Thursday, December 09, 2010
Wood & Fraher's Texas Zydeco Excellent Book On Creole Music
by Roger Wood & James Fraher (photographer)
University of Texas 2006
Zydeco music is usually associated with Louisiana, but historically Texas, and especially the city of Houston has been central to the growth and development of the idiom from the more traditional la la music of the creole population that is concentrated in southwestern Louisiana and neighboring portions of Texas that include House. The place of Texas in the rise and evolution of zydeco is the subject of Texas Zydeco, the latest collaboration between writer Roger Woof and photographer James Fraher, who previously collaborated in Down in Houston: Blues in Bayou City, the superb book on Houston’s blues scene.
Like the previous volume on Houston Blues, Wood does more than simply provide sketches of the history of the music. He takes us into the world of the zydeco as his first chapter introduces us to the various venues for zydeco and the audience and musicians there ranging from the clubs and church dances to the all day festivals at a rodeo arena. The history of the music as it was transformed from la la to zydeco and some of the pioneering figures and recordings are presented and the fact that some of the recordings were made in Houston including a rare Lightnin’ Hopkins recording on organ, Zologo. Folklorist Mack McCormick was responsible for the spelling of zydeco, but it was not until a Clifton Chenier recording used that spelling, that this spelling received the credibility until it became the established way to spell the term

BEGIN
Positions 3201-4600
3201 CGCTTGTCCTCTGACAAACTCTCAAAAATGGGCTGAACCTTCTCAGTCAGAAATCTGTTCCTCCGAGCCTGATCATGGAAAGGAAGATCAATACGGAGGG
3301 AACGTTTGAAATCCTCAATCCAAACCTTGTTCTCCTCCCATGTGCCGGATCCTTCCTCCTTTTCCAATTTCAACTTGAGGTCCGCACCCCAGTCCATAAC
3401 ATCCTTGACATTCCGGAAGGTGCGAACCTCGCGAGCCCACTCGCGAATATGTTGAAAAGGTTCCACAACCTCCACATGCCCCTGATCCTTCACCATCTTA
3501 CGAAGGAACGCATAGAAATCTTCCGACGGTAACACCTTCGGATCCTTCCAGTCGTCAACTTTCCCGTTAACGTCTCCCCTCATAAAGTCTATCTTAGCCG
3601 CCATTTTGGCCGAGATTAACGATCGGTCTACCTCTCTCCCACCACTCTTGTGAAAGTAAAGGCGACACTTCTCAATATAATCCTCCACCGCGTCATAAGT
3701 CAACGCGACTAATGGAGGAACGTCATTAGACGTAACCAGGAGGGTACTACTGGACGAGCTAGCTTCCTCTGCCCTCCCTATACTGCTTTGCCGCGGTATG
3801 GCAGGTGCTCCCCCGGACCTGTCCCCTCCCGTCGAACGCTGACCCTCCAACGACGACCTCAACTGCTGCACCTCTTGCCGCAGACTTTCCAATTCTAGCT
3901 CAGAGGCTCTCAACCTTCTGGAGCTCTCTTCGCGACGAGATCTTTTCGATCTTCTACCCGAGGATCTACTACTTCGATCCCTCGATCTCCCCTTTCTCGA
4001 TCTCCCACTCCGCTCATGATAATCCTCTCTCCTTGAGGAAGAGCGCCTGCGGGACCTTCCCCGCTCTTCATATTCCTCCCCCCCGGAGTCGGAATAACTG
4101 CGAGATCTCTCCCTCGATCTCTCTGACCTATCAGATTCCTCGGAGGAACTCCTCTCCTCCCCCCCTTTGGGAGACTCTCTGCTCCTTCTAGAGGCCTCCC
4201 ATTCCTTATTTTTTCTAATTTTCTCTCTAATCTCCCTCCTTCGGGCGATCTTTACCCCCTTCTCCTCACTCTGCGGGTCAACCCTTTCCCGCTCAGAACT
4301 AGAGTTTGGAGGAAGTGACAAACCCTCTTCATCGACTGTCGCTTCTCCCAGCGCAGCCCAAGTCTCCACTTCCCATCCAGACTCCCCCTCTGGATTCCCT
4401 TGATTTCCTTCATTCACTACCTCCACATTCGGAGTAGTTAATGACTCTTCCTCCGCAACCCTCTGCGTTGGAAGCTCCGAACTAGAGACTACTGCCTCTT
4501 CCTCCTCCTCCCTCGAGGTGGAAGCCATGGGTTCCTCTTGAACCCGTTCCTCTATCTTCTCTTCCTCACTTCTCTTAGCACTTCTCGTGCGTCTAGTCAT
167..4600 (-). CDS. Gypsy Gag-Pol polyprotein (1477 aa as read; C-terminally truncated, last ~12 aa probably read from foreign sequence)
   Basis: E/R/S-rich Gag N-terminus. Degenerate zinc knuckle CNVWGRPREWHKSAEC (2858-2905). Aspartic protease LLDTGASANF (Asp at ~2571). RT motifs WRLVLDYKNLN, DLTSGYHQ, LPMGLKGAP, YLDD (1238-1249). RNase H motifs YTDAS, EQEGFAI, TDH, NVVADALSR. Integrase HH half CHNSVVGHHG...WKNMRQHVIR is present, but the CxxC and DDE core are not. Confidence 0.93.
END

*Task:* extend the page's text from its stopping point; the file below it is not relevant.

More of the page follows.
A chapter is devoted to Chenier and his influence. Chenier’s mix of traditional creole music with rhythm and blues as well as his use of the piano accordion led to the emergence of zydeco as a musical genre and through interviews with some of Clifton’s contemporaries as well as some of the musicians who played with him, including his son C.J, and guitarists Philip Walker and Sherman Washington who recall their experiences with Clifton and how he was a mentor to them which they recognize even today the value of his lessons for them. Clifton was a remarkable person. Chenier invented the frottoir (rubboard) which replaced the washboards that had been used previously, having the first frottoirs fabricated and Wood spends some pages with the individuals that crafted these instruments for use.
Another chapter discusses some of the post-Chenier performers in the world of Texas zydeco, noting that many, but not all, have adopted the button accordion as opposed to the chromatic piano accordion, and provides an overview of these new breed performers including Corey Ledet, Dora and the Zydeco Bad Boyz, J. Paul and Skip Riteau, and in showing their individual maturation as artists how Texas remains a fertile ground for zydeco to continue to evolve.
James Fraher, certainly one of the most outstanding blues photographers alive, contributes some stunning photography. It is unfortunate that Wood and Fraher did not include some actual photographs of Chenier and other masters that Fraher never was able to document, as a photograph of a old Zodico poster for Chenier is not quite the same thing. But this is only a quibble as this book brings the world of zydeco, not simply reciting the lives of major figures, and joins Down in Houston as an important and engrossing book on African-American vernacular music traditions.
This review originally appeared in the November/December 2006 Jazz & Blues Report (issue 288). I likely received a review copy from the publisher.